Wolves in general are very shy--the ones mentioned in the article sound like bold young ones right out of adolescence to me--but coyotes aren't in the least, so I'd be especially careful with them. I actually know someone who found a coyote that was hit by a car, mistook it for a dog, and loaded it into her own car to take to the vet! And it just rode along with her in the back seat, looking puzzled. ;)


January 6th, 2006, 10:43 AM
I lived in Rural Ontario, and found wolves to be so shy, we would get excited when we spotted one, aven though we knew they were plentyful in the area.

The only wolves we found to have no fear, or to attack dogs and humans, were the ones that were raised by humans. Also sick or injured may attack as well, even though we had never seen it. Alot of livestock, people and dog attacks and kills in our area were blamed on the wolves and coyotes, but we found out all these attacks were made by domesticated dogs that the people let run loose or dumped on the side of the road, they actually formed their own pack and caused a great deal of damage! More damage then any wolf or coyote has ever done.
The local farmers and hunters eventually got together and shot most of the dogs, some others were reclaimed by their owners.

Lucky Rescue
January 6th, 2006, 03:56 PM
You should take what ever precautions you can around any wild animal.

That sums it up. Raccoon, hawk or coyote, they are wild animals and capable of doing damage if they feel the need to defend themselves.

In a pack coyotes can take down a 200-300 pound deer and if hurt even a 800 pound moose.

I've never heard of coyotes taking down moose, which are extremely dangerous prey even for a pack of 150lb wolves, but deer do not have powerful jaws filled with sharp teeth as a Rottweiler does. Dogs are domesticated but still retain their instincts, and self-preservation is the strongest.

Dogs have been used for centuries to guard flocks from coyotes and other predators and do a very good job at it. The last thing any predator wants to do is sustain an injury so usually steer clear of other animals that may hurt them.

January 6th, 2006, 04:22 PM
I saw a coyote once here in Oakville early morning on my way to work,I had to slow done and look he was beautiful,looked like a wolf.
There has been Coyote attacks here,one was a little tchizu(sp?) who lost an eye and an ear,he was actually saved by a little yappy chihuahua,for some reason the Chi scared the Coyote:D
It always saddens me to see these beautiful animals having to resort to look for food in populated areas,but here in Oakville they are building everywhere hardly no fields or wild country left.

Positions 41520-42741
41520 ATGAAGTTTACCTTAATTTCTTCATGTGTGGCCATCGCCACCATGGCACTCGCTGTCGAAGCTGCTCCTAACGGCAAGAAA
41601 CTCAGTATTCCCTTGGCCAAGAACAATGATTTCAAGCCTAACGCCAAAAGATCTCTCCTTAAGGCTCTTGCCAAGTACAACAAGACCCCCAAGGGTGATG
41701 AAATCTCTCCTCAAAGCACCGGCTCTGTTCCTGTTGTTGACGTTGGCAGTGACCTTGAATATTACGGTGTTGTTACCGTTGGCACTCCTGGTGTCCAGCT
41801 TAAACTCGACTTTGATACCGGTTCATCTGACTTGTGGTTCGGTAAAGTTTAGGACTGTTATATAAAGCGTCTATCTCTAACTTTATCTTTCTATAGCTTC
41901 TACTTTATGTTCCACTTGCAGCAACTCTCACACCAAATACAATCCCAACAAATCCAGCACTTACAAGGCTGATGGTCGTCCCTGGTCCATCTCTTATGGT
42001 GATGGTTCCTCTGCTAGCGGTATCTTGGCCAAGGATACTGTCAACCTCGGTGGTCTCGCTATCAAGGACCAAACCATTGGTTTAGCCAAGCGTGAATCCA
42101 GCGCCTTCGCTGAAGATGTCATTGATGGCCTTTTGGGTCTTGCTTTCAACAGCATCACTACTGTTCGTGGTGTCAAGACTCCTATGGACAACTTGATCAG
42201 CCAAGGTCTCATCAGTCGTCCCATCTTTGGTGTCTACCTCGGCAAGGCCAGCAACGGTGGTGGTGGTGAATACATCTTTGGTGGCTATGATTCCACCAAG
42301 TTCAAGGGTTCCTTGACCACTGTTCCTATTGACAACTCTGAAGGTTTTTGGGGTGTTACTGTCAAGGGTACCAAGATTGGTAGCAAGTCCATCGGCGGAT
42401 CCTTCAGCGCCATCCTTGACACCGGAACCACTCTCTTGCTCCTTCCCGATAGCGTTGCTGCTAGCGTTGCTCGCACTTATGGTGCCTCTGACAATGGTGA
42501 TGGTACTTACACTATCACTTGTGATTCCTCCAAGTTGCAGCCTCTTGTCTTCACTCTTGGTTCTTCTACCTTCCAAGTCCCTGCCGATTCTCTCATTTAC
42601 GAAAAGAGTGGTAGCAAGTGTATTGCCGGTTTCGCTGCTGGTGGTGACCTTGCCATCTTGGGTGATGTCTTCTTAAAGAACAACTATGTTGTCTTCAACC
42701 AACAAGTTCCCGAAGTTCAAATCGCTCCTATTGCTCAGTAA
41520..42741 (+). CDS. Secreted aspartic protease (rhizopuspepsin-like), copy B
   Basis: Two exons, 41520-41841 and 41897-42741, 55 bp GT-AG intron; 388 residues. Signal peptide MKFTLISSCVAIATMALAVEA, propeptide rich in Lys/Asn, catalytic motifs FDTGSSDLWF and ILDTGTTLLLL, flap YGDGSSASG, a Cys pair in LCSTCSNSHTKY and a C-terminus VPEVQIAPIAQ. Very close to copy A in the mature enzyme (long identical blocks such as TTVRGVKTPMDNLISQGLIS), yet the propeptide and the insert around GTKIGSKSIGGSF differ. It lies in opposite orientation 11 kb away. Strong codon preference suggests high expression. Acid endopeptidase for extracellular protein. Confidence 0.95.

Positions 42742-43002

January 6th, 2006, 04:40 PM
I've never heard of coyotes taking down moose, which are extremely dangerous prey even for a pack of 150lb wolves

I am not talking a healthy moose, or even a healthy deer. If a pack of coyote's came across a lame moose trapped in the ice, they would attack, or agitate it until weak enough to attack.

As for domesticated dogs, if a pack of coyote's each weighing 30-50 lbs found your dog to be a threat or competition they could easily do damage to a rottweiler.

January 6th, 2006, 05:53 PM
Yeah, a lot of people can mistake breeds like huskies and malamutes for wolves if they're running loose . . . but in the Alaskan case, I'm confident they were in fact wolves because the State Biologist was the one identifying them.

Wolves from a pack whose range includes the Ketchikan highway system killed at least eight dogs and injured several others in December, according to the Alaska Department of Fish and Game. State biologist Boyd Porter told the Ketchikan Daily News that the wolves were quite bold and were spotted close to homes during daytime.
"You definitely don't want to see that sort of familiarity with humans and their pets. They wouldn't even move if they were yelled at or screamed at," Porter said. . . . Porter warned people who live in rural areas or who hike with their dogs to be wary of the wolves.
"They seem to be very good at coming in close contact with people and luring dogs away from their owners," he said.

Of course, keeping your dog on a leash would be the best thing to do in Alaska . . . We used to see moose in our backyard all the time, they could easily kick a dog to death. And there were black bears in the woods, you wouldn't want your dog bothering them.